The Good Love

Dear World,

“These pages have seen some views which seem to try and ‘stir the pot’ somewhat…”

To whom could our illustrious arts editor be referring in last week’s installment of The Artist Formerly Known As? I don’t want to defend myself against the charge because I can’t, not on those terms. It’s true, I try to get people excited so they figure out where they stand, and so I can figure out if they stand anywhere at all. I simply want to know how people feel about music, people that don’t come into Bernhard Music Center, where I may as well live. It’s risky business, because what I may find out is that there really is an uncrossable chasm between what makers of “High Art” are doing behind closed doors and what the rest of the population cares about.

But there’s also a position at stake here. If I’m going to represent something during Record interviews then I would prefer that it be the position and not the way in which I choose to express it. In its most undistilled and unembellished: I think that the demands placed on the listener by “historical” music are fundamentally different than the demands placed on the listener by contemporary music. As an admittedly arbitrary measure I’ve been using the composer’s current, um, biological status, i.e. whether or not s/he happens to be alive. We can get into all sorts of interesting semantic tangles about that qualification. The reason, plainly and simply, to put it in play is because what is at issue is the way in which the current state of the world manifests itself in the artistic output of said world.

That is a lot to swallow. One has to grant that the composition and the circumstances of its creation are intimately related, further that they inform each other in some crucial way. Here is a way to dissolve everything I’ve said since that Tuesday afternoon in January on which I took over the world: simply reject this premise. If we yank Beethoven’s Ninth symphony out of its historical moment, is it still brilliant, wonderful, true, et cetera? This is, in fact, the kind of puzzling that led me to write in the first place: does the educative project attempt to explain or inform our strange relationship to music, or does the educative project attempt to control it? The impetus was personal. I was absolutely frustrated at my failure to react, to be moved, by certain “great” works in the canon. Maybe by most great works in the canon. It just didn’t happen the way the books and teachers said it was supposed to happen. Which meant that I needed to learn more about what the piece was up to, so that someday I, too, could join the ranks of the informed apprehenders. I was going to be taught to love this or that piece. Music education started to feel like an arranged marriage.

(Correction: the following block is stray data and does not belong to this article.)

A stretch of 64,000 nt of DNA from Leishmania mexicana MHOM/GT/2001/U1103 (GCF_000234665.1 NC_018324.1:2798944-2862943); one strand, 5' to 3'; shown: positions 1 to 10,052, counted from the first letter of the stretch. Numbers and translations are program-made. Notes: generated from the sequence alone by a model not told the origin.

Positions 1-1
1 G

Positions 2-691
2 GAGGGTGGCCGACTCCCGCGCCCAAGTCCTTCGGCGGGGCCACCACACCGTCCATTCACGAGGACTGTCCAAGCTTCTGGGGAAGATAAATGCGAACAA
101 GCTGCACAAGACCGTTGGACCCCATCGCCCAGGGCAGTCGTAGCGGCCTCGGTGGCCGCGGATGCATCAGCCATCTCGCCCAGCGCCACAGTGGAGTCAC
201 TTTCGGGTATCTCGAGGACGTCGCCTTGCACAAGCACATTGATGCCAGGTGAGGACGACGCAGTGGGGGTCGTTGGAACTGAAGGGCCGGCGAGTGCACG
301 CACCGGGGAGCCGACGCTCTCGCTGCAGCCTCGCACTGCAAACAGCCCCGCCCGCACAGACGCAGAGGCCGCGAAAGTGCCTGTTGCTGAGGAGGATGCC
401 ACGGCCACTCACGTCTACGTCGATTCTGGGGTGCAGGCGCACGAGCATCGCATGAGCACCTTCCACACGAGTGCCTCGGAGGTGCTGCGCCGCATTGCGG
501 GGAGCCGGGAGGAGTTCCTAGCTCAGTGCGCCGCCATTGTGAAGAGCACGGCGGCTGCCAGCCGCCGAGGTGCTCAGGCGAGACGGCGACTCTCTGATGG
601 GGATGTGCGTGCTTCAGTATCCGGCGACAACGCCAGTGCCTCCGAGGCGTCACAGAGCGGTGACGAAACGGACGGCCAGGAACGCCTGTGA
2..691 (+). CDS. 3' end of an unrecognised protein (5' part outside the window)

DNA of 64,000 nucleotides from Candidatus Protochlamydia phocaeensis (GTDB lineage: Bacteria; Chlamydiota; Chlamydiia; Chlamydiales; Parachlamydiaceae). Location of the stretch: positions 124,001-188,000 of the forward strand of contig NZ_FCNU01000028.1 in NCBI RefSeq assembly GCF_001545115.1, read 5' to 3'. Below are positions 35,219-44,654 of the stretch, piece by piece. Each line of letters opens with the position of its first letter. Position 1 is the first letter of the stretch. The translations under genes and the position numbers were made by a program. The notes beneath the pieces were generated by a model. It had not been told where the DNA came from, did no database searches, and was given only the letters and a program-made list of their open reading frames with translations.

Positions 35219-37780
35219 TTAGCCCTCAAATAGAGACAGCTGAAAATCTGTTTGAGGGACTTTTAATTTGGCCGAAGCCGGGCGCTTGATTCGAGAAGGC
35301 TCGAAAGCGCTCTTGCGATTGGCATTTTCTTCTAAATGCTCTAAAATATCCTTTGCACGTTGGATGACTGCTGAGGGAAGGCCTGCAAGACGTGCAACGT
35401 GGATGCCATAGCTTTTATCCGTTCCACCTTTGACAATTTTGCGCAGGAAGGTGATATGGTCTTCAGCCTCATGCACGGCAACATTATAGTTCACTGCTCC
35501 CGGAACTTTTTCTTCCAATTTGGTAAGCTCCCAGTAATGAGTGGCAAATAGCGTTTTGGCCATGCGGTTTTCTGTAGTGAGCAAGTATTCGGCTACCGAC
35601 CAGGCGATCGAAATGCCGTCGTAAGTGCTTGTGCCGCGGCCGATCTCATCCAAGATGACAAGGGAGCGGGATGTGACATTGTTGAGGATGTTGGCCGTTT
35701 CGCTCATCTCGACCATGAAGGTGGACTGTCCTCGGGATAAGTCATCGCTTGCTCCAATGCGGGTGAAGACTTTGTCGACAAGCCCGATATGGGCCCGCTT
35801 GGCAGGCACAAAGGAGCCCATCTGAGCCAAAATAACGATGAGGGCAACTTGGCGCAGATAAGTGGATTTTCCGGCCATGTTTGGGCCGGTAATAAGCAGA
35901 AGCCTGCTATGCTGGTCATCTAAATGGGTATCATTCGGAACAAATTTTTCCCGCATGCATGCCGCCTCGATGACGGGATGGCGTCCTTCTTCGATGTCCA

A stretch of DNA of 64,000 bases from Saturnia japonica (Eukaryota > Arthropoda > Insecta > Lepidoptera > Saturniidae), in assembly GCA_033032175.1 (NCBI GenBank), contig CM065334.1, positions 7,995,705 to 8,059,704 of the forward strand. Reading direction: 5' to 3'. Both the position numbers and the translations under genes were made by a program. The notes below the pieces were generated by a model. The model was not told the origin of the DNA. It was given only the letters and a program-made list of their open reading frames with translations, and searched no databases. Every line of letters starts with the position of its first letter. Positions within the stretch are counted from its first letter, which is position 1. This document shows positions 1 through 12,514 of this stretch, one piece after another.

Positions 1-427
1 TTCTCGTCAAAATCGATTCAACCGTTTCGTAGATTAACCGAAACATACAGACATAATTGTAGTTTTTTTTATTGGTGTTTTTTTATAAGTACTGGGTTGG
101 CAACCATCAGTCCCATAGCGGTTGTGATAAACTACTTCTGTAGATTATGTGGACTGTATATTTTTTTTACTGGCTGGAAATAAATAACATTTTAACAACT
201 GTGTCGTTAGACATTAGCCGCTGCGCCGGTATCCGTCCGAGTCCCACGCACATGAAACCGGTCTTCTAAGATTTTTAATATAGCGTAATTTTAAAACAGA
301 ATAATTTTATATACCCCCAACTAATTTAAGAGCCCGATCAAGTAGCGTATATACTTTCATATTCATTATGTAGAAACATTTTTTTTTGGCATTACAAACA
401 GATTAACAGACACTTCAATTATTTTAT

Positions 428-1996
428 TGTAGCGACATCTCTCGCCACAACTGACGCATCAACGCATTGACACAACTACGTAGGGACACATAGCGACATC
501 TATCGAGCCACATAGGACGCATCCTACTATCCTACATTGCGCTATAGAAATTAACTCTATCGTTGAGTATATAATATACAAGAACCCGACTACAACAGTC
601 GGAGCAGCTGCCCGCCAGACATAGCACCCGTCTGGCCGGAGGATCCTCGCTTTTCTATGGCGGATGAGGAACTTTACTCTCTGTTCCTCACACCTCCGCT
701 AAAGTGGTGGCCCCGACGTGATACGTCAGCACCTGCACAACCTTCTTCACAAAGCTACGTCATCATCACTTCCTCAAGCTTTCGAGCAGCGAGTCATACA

As I looked around, though, I discovered some music that worked on me even though it wasn’t part of any curriculum, even though I didn’t know the first thing about it. It just made that instant connection, boggled the mind, made it to the pit of the stomach. And most of it had been written in my lifetime. If I am ever in the position to participate in music education I will absolutely bring that particular music into the classroom, and I will absolutely attempt to explain why exactly the hearing works the way it does. And my students will have to learn it, will have to address my aesthetic assertions. But it is my honest hope that they won’t simply uphold my idols; rather that they will go out and find their own, or be found by them. And so on for ever and ever.

It’s not going quite that way, though. Art Music, whatever that means now, seems stuck on excavation. To understand it we need to do the work of decoding the music, placing it in a particular place at a particular time and hearing with those ears, and we succeed in this project as much as our musical education allows us. I am imagining a music that requires the listener to sit down in a seat somewhere in America in the year 2000, carrying a lifetime of FM radio, street noise and MTV; feeling a certain confidence that this particular moment is like no other that has come before, and that someone has language to express the particular difficulties and profundities that run it through.

Anybody else like the Ligeti?

Tender Smooches,